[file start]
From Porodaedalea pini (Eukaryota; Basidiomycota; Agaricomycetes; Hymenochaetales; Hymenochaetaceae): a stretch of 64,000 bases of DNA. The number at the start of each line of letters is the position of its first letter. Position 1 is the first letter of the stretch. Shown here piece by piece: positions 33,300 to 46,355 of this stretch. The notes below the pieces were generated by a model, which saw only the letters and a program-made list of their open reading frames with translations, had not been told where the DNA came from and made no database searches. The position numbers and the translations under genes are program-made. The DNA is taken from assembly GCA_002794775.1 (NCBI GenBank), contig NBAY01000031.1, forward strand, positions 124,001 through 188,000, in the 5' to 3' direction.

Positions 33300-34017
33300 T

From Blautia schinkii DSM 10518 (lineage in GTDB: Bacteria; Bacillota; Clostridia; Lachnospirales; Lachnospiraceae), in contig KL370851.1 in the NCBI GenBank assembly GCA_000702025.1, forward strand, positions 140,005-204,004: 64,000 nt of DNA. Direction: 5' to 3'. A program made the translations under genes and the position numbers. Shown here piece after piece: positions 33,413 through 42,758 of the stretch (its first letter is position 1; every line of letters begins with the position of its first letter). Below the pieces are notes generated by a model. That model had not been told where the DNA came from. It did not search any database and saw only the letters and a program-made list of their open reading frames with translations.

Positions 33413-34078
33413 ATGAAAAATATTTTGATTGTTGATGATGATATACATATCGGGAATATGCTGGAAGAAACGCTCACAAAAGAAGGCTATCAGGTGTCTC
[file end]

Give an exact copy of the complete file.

From Porodaedalea pini (Eukaryota; Basidiomycota; Agaricomycetes; Hymenochaetales; Hymenochaetaceae): a stretch of 64,000 bases of DNA. The number at the start of each line of letters is the position of its first letter. Position 1 is the first letter of the stretch. Shown here piece by piece: positions 33,300 to 46,355 of this stretch. The notes below the pieces were generated by a model, which saw only the letters and a program-made list of their open reading frames with translations, had not been told where the DNA came from and made no database searches. The position numbers and the translations under genes are program-made. The DNA is taken from assembly GCA_002794775.1 (NCBI GenBank), contig NBAY01000031.1, forward strand, positions 124,001 through 188,000, in the 5' to 3' direction.

Positions 33300-34017
33300 T

From Blautia schinkii DSM 10518 (lineage in GTDB: Bacteria; Bacillota; Clostridia; Lachnospirales; Lachnospiraceae), in contig KL370851.1 in the NCBI GenBank assembly GCA_000702025.1, forward strand, positions 140,005-204,004: 64,000 nt of DNA. Direction: 5' to 3'. A program made the translations under genes and the position numbers. Shown here piece after piece: positions 33,413 through 42,758 of the stretch (its first letter is position 1; every line of letters begins with the position of its first letter). Below the pieces are notes generated by a model. That model had not been told where the DNA came from. It did not search any database and saw only the letters and a program-made list of their open reading frames with translations.

Positions 33413-34078
33413 ATGAAAAATATTTTGATTGTTGATGATGATATACATATCGGGAATATGCTGGAAGAAACGCTCACAAAAGAAGGCTATCAGGTGTCTC